The Hare With Amber Eyes, the story of the Ephrussis family as told through their exquisite collection of Japanese netsuke, seems an unlikely premise for a book. (Netsuke are 17th C Japanese carved, button- like ornaments that attached a purse to the kimono sash.) Coupled with a burdensome title, I can’t imagine anyone picking this one up. (Especially now that there are no bookstores in which to leisurely browse for such an unexpected find! ) Fortunately, my cousin Harriet unearthed this one for me!
The Ephrussis were a wealthy Russian Jewish family who made their first fortune in wheat, but soon moved on Rothschild-like to banking and other ventures. By the mid 19th C, they were known as les rois de ble (“kings of grain.”) In Paris and Vienna, the Ephrussis family lived fashionably, built palatially, and collected art. By the end of WWII, however, the netsuke collection was all that remained of the Ephrussis empire.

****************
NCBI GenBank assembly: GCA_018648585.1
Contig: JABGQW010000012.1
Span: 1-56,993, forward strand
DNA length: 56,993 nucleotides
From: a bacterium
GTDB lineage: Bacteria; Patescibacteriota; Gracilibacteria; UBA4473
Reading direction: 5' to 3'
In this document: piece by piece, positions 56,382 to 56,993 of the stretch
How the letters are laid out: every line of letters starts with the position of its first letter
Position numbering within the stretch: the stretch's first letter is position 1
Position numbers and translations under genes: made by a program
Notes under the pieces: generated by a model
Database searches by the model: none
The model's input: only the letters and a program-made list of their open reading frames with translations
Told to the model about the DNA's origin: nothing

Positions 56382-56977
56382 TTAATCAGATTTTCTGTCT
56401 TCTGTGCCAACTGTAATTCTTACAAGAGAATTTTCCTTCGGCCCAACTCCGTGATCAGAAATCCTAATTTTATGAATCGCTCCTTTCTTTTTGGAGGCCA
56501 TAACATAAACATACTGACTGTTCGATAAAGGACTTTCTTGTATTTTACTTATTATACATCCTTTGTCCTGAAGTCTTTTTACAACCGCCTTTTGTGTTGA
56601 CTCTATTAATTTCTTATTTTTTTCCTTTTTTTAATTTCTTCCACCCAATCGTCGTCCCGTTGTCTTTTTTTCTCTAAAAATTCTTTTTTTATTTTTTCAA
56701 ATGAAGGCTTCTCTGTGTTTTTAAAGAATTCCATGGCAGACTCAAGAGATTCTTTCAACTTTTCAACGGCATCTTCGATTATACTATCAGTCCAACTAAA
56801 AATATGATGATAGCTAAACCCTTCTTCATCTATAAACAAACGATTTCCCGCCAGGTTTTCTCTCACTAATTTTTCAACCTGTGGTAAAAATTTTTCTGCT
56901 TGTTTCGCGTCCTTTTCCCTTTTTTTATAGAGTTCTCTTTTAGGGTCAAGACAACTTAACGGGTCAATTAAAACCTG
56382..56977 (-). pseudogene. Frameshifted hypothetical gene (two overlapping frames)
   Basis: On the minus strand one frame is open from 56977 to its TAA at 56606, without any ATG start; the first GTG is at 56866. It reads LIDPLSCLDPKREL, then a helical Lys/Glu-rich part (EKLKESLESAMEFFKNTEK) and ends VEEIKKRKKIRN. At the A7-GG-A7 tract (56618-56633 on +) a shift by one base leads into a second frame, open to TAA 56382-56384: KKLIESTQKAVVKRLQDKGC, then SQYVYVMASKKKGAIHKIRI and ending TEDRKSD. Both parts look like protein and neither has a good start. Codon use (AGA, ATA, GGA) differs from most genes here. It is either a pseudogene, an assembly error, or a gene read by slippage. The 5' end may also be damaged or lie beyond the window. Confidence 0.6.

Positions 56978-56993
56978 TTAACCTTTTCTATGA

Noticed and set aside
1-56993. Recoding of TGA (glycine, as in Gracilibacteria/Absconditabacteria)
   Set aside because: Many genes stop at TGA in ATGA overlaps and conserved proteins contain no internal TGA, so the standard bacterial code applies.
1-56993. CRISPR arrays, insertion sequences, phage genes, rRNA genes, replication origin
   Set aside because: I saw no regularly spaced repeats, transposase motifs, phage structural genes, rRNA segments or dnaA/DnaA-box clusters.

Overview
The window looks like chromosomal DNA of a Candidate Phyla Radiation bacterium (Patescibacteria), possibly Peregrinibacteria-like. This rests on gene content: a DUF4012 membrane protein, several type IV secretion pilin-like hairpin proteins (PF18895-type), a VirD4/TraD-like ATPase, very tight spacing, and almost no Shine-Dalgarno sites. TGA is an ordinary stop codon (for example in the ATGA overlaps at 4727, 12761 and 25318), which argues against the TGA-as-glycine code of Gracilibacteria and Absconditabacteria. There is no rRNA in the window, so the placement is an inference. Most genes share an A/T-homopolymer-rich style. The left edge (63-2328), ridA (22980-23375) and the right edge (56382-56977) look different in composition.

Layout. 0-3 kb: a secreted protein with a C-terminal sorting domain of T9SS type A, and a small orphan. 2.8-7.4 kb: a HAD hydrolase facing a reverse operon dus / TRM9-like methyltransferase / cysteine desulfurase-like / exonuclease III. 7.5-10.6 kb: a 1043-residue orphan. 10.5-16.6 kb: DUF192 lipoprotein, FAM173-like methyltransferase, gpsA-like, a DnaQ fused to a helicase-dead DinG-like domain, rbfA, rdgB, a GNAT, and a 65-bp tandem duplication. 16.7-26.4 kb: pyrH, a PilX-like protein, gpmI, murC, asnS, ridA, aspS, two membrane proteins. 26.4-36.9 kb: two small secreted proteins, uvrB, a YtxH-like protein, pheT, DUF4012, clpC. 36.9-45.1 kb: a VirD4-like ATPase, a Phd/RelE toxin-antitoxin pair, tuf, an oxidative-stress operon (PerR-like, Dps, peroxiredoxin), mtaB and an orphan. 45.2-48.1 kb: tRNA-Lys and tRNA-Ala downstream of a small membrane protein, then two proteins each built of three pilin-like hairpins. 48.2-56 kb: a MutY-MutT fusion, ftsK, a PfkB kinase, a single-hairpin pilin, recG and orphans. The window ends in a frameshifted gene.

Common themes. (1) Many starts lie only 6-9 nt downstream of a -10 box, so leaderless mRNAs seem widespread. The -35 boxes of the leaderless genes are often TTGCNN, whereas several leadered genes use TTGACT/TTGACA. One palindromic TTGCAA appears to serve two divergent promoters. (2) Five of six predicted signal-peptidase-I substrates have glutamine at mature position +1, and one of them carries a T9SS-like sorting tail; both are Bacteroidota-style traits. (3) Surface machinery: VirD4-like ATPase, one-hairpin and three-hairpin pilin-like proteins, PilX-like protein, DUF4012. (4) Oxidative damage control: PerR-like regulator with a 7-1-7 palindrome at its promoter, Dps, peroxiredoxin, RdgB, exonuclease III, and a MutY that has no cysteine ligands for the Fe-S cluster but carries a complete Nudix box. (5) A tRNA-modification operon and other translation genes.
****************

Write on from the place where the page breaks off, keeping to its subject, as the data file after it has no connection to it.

Author Edmund de Waal, a fifth generation member of the family and celebrated ceramist, pieces together a century of family history by tracing the voyage of the tiny netsuke from Paris, Vienna, England, Japan and back to England .
Mr. de Waal has not written a detailed and expansive family biography in the tradition of David McCullough or Ron Chernow. The Hare With Amber Eyes is an elegant memoir that evokes spirit rather than specifics and explores the appeal of collecting beautiful objects.